Q1: Wondering if you would comment on this article? The author urged Catholics in America not to give a cent to our parishes so long as they are closed because of coronavirus. He also says more generally that we shouldn’t donate to any Catholic charity that is operated by the bishops, because they have betrayed the faithful by abandoning us.
He links to one of your posts, but he does not suggest that this was your idea…. I thought we Catholics were obliged to support the Church financially if we are able…. –Russell
Q2: I looked through your archive but did not see anything on the precepts of the Church. How many are there nowadays? When I was growing up there were six. The Catechism at 2042-3 lists five…. Then they throw in at the end of 2043 the obligation to contribute to the material support of the Church; though it is not numbered in the CCC, it was always one of the traditional precepts. Some lists also include the obligation to be married in accordance with the laws of the Church. That was always one of the traditional six precepts. Other lists I found on the web include the obligation to participate in the evangelization of peoples. Can you help sort this out? –Father S.
A: Whether it is immediately obvious or not, these two questions are related. That’s because the requirement that Catholics contribute to the financial support of the Church is not only found in canon law—it’s also one of the precepts of the Church.
The Christian faithful are obliged to assist with the needs of the Church so that the Church has what is necessary for divine worship, for the works of the apostolate and of charity, and for the decent support of ministers.
This canon is also cited as a source in the Catechism of the Catholic Church (CCC 2043, footnote 87, which Father S. mentions in his question), in the Catechism’s discussion of the precepts of the Church. What are the precepts of the Church, anyway, and how do they fit into the Church’s body of law today? And what obligation do the faithful have to contribute financially to the Church, when (as Russell puts it) the bishops “have betrayed the faithful by abandoning us”? Let’s take a look.
Many of us learned the fairly short list of the “precepts of the Church” when we were children—but as Father S. correctly observes, we didn’t all necessarily learn the same list. Speaking very broadly, the list of precepts usually included these:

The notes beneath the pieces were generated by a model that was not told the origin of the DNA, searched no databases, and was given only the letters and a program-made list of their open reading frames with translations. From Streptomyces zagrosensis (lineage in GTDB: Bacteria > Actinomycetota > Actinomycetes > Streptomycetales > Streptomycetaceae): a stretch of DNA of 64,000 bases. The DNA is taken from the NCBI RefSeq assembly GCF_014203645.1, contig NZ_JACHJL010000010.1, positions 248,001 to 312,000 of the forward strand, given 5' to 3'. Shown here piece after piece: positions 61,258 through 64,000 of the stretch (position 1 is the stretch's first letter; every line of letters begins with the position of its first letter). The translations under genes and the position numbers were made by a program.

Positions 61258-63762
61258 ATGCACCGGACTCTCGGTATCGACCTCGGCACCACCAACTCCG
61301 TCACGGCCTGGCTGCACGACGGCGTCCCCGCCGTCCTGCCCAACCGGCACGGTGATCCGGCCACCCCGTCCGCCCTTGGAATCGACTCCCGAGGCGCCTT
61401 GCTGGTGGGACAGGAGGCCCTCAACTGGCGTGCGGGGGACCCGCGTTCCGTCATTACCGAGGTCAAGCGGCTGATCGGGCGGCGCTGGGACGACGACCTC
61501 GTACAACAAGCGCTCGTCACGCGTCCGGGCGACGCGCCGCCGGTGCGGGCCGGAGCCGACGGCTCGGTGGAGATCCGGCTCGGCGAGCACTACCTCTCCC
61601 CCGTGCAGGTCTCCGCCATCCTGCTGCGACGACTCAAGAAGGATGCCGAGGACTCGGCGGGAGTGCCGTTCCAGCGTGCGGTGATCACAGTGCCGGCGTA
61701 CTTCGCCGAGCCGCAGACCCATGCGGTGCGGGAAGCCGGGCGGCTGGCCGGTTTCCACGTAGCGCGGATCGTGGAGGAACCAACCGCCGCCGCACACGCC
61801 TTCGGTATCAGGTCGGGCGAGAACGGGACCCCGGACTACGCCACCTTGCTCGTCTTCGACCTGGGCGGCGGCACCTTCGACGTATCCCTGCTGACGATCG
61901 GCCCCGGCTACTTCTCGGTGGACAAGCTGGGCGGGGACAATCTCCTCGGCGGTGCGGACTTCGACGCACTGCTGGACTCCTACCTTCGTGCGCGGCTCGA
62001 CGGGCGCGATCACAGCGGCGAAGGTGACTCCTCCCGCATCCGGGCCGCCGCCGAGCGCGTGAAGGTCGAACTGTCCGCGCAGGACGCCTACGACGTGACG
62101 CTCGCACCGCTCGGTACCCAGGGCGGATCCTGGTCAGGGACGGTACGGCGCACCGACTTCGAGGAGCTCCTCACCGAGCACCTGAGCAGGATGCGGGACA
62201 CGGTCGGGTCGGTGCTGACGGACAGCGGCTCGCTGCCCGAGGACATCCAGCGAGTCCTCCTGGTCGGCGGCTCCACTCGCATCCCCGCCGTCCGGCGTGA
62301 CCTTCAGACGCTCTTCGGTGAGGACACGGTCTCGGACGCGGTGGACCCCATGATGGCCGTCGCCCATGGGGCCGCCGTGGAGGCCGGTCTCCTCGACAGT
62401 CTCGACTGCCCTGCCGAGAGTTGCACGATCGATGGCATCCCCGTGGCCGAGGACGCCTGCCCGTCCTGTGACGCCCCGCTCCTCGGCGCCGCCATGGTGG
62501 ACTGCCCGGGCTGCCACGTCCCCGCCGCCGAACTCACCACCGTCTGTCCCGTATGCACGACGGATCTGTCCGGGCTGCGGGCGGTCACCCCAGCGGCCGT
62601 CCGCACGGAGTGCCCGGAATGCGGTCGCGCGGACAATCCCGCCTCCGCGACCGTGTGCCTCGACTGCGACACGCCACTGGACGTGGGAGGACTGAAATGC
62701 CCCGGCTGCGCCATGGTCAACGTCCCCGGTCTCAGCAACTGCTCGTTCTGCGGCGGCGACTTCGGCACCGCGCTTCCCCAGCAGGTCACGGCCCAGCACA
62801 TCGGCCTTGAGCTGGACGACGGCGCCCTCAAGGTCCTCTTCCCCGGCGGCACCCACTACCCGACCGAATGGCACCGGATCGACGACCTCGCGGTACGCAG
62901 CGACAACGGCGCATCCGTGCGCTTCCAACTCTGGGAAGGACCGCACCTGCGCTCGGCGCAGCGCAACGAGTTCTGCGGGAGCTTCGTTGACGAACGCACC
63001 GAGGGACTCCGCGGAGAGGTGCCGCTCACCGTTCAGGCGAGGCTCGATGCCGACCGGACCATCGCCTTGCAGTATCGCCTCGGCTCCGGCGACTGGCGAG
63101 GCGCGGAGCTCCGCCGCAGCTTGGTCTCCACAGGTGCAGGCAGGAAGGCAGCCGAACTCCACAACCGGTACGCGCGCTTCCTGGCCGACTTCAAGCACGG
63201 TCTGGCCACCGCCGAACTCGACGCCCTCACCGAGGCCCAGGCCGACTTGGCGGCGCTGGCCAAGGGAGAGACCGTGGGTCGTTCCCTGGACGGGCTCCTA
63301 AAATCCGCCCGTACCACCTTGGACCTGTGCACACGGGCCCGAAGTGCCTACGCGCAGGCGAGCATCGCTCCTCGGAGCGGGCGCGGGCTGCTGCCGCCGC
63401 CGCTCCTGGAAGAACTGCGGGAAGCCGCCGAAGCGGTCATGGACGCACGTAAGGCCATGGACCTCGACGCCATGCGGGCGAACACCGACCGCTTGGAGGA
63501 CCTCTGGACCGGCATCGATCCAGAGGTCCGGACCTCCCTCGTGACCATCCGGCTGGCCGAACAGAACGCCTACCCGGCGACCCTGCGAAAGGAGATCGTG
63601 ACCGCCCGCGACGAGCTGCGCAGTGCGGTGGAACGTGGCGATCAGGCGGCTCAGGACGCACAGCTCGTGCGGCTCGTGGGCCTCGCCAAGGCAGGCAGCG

- Attend Mass on Sundays and Holydays of Obligation (c. 1246.1, and see “Holydays of Obligation, Part I” for more on this);
- Receive Holy Communion at Easter (c. 920, and see “Is Confession Still an Easter Duty?”);
- Confess your grave sins at least once a year (c. 989, also discussed in “Is Confession Still an Easter Duty?”)
- Observe the days of fasting and abstinence (cc. 1250 ff., addressed in “Are Catholics Supposed to Abstain From Meat Every Friday?”)
- Observe the Church’s rules with regard to marriage (cc. 1055 ff., discussed repeatedly in this space, including “Catholics in Non-Sacramental Marriages,” “Why Don’t We Marry Validly Before a Ukrainian Catholic Priest?” “Why Would a Wedding in Our College Chapel be Invalid?” and “Can You Marry Validly While Intoxicated?” among many others)
- Contribute to the support of the material needs of the Church (c. 222.1, and see “Tithing and Excommunication,” already mentioned above).
As you can see, all of these requirements are found in the current Code of Canon Law, promulgated by Pope John Paul II in 1983. So if we’ve already got laws about these things in the code, why is there also a separate list of precepts? The answer is surprisingly simple: the precepts were gradually established over time, starting in the early centuries of the Church—while the Code of Canon Law is only a few decades old.
Relatively few Catholics realize that while the Church is nearly 2,000 years old, it didn’t codify its laws until 1917, when the first Code of Canon Law was promulgated by Pope Benedict XV. The code was compiled in response to a request made by Catholic bishops at the First Vatican Council, which ended in 1870. The current code is only the second legal code that we’ve ever had, and it was revised and reorganized in accord with a directive from the bishops at the Second Vatican Council (1962-1965).